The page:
Nausea and Vomiting-Adult
- Heart attack
- Kidney or liver disorders
- Nervous system disorders
- Brain disorders or brain tumor
- Appendicitis (inflammation of the appendix)
- Migraine headache
- Blocked intestine
- Blood in the vomit
- Vomit that looks like coffee grounds
- Severe headache
- Stiff neck
- Feeling very tired
- Not feeling alert
- Severe belly pain or chest pain
- Fever over 101°F (38°C)
- Vey fast breathing or pulse
- How long have you felt nauseous?
- How long has the vomiting occurred?
- Does the vomiting happen near mealtime?
- Are you taking any medicines?
- Have you traveled recently?
- Have you had any injuries to your head?
- Have you lost any weight?
- How often have you been urinating? (Vomiting may cause dehydration and low urine output.)
- Blood tests
- X-ray of the abdomen—a test that uses radiation to take pictures of structures inside the abdomen
- Computed tomography (CT) scan —a type of x-ray that uses a computer to take pictures of structures inside the abdomen
- Magnetic resonance imaging (MRI) scan —a test that uses magnetic waves to take pictures of structures inside the abdomen
- Ultrasound —a test that uses sound waves to examine the abdomen
- Pregnancy test (females only)
|Ultrasound of the Abdomen|
|The doctor uses a hand-held instrument called a transducer, which uses sound waves to make images of your abdomen.|
|Copyright © Nucleus Medical Media, Inc.|
Strategies to Control Nausea
- Drink clear (eg, water, juice) or cold drinks.
- Eat light foods that do not further upset your stomach.
- Eat and drink slowly.
- Eat smaller meals.
- Eat more often.
- Rest after eating.
- Do not brush your teeth after eating.
- Eat foods from all the food groups as much as you are able. This will ensure that you get proper nutrition.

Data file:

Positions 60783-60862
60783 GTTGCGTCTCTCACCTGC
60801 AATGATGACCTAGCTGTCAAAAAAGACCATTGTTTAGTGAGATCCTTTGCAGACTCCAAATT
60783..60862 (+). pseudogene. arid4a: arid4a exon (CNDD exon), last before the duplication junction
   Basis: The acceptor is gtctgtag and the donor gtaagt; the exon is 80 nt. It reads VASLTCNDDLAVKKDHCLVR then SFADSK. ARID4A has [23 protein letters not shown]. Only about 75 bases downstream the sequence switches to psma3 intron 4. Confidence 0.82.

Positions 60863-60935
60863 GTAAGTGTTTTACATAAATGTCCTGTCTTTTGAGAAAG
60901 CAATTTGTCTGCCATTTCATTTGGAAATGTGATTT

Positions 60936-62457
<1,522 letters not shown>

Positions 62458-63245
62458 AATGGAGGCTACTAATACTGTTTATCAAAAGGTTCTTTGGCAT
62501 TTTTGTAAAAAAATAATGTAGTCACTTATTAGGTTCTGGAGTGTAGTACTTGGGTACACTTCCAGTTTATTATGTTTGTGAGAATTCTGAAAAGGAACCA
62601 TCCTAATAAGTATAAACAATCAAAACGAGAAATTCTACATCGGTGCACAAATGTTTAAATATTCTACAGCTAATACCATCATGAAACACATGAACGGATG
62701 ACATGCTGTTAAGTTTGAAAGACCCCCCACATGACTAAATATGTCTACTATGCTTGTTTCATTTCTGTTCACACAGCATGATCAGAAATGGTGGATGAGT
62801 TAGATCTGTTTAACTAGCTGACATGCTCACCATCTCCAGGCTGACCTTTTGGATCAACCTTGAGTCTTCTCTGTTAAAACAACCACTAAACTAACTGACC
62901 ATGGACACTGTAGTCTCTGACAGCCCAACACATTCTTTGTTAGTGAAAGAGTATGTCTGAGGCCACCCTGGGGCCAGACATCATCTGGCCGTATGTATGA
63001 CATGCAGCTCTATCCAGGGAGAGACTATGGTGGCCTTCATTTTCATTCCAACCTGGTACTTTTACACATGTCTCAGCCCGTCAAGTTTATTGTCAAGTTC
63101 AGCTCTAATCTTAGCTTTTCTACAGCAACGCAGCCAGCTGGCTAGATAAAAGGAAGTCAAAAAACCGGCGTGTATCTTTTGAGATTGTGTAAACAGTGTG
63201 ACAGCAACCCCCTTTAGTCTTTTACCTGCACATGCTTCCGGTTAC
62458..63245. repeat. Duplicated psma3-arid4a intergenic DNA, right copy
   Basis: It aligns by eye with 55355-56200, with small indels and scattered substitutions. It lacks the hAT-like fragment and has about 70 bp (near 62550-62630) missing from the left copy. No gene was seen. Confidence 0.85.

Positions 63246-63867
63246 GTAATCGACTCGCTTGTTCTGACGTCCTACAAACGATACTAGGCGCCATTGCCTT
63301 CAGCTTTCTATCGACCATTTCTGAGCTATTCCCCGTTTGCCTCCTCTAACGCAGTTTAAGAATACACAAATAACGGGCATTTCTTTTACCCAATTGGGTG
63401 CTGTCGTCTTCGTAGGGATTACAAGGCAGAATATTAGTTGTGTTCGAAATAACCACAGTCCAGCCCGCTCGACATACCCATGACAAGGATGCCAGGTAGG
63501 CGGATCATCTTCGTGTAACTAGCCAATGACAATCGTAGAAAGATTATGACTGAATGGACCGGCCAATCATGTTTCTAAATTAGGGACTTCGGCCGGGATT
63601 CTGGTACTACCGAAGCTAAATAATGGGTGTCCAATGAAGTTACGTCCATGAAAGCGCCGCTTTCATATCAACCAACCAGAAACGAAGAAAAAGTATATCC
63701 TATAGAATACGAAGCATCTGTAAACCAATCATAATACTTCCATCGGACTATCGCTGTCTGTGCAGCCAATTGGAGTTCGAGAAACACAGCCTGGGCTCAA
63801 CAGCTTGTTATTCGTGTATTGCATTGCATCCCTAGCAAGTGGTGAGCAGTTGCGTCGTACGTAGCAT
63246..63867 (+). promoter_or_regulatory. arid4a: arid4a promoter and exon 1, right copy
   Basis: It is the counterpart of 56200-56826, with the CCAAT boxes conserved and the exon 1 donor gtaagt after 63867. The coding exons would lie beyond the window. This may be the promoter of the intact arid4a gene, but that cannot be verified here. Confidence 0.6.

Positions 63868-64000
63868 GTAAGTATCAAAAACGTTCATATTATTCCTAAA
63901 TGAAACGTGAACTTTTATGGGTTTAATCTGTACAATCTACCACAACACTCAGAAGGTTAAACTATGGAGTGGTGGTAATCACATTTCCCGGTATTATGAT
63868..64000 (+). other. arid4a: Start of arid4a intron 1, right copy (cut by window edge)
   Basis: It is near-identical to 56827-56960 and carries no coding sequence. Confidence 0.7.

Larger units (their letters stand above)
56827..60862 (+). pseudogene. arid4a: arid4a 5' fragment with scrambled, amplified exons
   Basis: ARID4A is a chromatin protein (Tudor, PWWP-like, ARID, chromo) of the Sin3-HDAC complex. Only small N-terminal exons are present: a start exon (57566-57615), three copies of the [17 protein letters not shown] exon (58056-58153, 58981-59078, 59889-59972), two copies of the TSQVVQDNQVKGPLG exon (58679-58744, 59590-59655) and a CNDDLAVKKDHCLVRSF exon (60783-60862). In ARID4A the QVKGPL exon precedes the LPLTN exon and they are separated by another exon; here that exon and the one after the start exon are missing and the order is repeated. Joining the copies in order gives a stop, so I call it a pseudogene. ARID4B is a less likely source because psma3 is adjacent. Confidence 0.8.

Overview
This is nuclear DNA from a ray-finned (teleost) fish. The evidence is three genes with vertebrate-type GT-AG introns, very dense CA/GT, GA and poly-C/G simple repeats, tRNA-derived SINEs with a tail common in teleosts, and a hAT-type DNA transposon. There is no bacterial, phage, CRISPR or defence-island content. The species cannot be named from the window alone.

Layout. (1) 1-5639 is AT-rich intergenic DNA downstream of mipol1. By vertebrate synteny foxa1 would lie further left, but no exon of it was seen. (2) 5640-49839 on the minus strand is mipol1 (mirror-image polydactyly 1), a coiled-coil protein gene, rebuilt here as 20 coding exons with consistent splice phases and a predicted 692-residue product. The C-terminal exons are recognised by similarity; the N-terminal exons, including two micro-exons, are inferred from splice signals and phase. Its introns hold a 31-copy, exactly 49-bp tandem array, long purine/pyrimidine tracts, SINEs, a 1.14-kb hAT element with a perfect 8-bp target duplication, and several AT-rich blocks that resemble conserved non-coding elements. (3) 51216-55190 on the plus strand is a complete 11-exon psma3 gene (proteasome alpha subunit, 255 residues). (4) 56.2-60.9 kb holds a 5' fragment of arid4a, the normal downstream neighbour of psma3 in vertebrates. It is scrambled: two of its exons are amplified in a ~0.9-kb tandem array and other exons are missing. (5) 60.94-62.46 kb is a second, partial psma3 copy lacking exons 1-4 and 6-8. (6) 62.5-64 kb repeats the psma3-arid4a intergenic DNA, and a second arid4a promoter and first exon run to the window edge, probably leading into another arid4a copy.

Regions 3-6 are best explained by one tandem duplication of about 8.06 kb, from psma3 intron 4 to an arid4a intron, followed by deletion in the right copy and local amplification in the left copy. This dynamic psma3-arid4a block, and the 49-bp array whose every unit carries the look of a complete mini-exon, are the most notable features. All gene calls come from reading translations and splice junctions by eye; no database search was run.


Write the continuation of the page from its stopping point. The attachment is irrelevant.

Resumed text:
Strategies to Control Vomiting
- Slowly build your way up to drinking larger amounts of clear liquids (eg, water, juice).
- Do not eat solid foods until vomiting has passed.
- If your doctor recommends it, stop taking all medicines by mouth. Be sure to check with your doctor first before you do this.
- Also, ask your doctor if there are over-the-counter medicines that may help relieve your symptoms.
- Ondansetron (Zofran)
- Metoclopramide (Reglan)
- Prochlorperazine (Compazine)
- Eat small meals throughout the day.
- Eat slowly.
- Try eating foods that are cold or at room temperature. Sometimes the smell of hot or warm foods can make a person feel nauseous.
- Rest after eating. When resting, try keeping your head 12 inches (30.5 centimeters) above your feet.
- Drink liquids between meals, instead of during meals.
- Avoid getting an illness that can cause nausea and vomiting by washing your hands before eating, and making sure you properly handle food .
American Academy of Family Physicians http://familydoctor.org/
National Digestive Diseases Information Clearinghouse http://digestive.niddk.nih.gov/
Canadian Association of Gastroenterology http://www.cag-acg.org/
Canadian Digestive Health Foundation http://www.cdhf.ca/
American Academy of Family Physicians. Family Health & Medical Guide . Dallas, TX: Word Publishing; 1996.
Kuver R, Sheffield JV, McDonald GB. Nausea and vomiting in adolescents and adults. University of Washington, Division of Gastroenterology website. Available at: http://www.uwgi.org/guidelines/ch%5F01/ch01txt.htm . Accessed July 19, 2011.
Nausea and vomiting. Cleveland Clinic website. Available at: http://my.clevelandclinic.org/symptoms/nausea/hic%5Fnausea%5Fand%5Fvomiting.aspx . Updated December 24, 2009. Accessed July 19, 2011.
Nausea and vomiting. FamilyDoctor.org website. Available at: http://familydoctor.org/online/famdocen/home/tools/symptom/529.html . Accessed July 19, 2011.
Nausea and vomiting in adults. EBSCO DynaMed website. Available at: http://www.ebscohost.com/dynamed/ . Updated April 29, 2011. Accessed July 20, 2011.
- Reviewer: Daus Mahnke, MD
- Review Date: 09/2012 -
- Update Date: 00/92/2012 -